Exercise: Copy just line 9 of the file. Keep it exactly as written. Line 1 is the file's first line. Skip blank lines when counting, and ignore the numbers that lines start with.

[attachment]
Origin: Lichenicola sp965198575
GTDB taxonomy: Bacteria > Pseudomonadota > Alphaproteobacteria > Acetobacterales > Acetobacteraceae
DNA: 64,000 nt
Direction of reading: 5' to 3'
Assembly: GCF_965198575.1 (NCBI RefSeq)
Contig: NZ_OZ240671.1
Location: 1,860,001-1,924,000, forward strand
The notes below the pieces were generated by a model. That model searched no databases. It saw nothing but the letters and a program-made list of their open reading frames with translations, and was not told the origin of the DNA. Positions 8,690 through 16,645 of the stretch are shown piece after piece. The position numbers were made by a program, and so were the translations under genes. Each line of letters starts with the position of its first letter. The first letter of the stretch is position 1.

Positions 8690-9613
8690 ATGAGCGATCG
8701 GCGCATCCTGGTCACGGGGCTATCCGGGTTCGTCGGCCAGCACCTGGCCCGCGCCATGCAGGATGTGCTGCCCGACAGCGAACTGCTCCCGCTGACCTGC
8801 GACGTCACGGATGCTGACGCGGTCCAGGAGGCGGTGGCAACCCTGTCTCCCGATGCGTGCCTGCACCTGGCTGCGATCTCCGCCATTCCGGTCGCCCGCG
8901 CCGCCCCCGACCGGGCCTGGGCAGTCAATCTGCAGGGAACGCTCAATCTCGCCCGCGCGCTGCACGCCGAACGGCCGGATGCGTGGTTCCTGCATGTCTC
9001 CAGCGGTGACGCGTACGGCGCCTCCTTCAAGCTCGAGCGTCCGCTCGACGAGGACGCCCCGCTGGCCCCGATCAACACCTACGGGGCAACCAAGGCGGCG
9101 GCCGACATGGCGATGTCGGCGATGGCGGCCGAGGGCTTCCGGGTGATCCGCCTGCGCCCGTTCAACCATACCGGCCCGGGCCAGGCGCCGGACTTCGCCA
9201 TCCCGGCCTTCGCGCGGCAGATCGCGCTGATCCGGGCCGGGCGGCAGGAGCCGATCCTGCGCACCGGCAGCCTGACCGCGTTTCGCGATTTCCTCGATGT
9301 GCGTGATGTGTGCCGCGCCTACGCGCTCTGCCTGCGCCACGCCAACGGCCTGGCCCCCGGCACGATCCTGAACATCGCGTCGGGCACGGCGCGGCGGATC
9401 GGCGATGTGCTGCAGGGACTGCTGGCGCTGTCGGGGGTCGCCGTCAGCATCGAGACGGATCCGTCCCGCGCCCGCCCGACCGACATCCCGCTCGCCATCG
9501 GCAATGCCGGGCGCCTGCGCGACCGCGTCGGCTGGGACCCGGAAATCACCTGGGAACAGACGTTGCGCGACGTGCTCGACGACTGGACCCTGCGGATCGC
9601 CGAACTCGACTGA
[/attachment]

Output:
Positions 8690-9613